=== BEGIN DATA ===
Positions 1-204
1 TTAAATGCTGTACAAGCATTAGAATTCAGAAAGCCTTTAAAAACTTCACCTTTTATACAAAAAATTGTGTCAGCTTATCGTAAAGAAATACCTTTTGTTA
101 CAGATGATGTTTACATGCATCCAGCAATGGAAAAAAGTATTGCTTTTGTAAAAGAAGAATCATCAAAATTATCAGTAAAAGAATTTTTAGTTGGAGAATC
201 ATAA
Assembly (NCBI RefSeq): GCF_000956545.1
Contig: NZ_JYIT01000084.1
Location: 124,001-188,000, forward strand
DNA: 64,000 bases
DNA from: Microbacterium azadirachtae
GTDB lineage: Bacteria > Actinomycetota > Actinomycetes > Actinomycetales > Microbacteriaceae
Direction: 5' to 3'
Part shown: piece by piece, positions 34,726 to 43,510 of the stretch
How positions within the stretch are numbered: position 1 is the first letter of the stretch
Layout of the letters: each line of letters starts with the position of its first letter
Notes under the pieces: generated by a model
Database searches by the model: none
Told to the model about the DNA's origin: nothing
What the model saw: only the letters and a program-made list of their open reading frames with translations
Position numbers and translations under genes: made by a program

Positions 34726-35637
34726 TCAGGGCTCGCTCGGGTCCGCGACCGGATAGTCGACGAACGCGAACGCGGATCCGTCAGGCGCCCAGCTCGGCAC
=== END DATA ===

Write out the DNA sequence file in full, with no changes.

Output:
Positions 1-204
1 TTAAATGCTGTACAAGCATTAGAATTCAGAAAGCCTTTAAAAACTTCACCTTTTATACAAAAAATTGTGTCAGCTTATCGTAAAGAAATACCTTTTGTTA
101 CAGATGATGTTTACATGCATCCAGCAATGGAAAAAAGTATTGCTTTTGTAAAAGAAGAATCATCAAAATTATCAGTAAAAGAATTTTTAGTTGGAGAATC
201 ATAA
Assembly (NCBI RefSeq): GCF_000956545.1
Contig: NZ_JYIT01000084.1
Location: 124,001-188,000, forward strand
DNA: 64,000 bases
DNA from: Microbacterium azadirachtae
GTDB lineage: Bacteria > Actinomycetota > Actinomycetes > Actinomycetales > Microbacteriaceae
Direction: 5' to 3'
Part shown: piece by piece, positions 34,726 to 43,510 of the stretch
How positions within the stretch are numbered: position 1 is the first letter of the stretch
Layout of the letters: each line of letters starts with the position of its first letter
Notes under the pieces: generated by a model
Database searches by the model: none
Told to the model about the DNA's origin: nothing
What the model saw: only the letters and a program-made list of their open reading frames with translations
Position numbers and translations under genes: made by a program

Positions 34726-35637
34726 TCAGGGCTCGCTCGGGTCCGCGACCGGATAGTCGACGAACGCGAACGCGGATCCGTCAGGCGCCCAGCTCGGCAC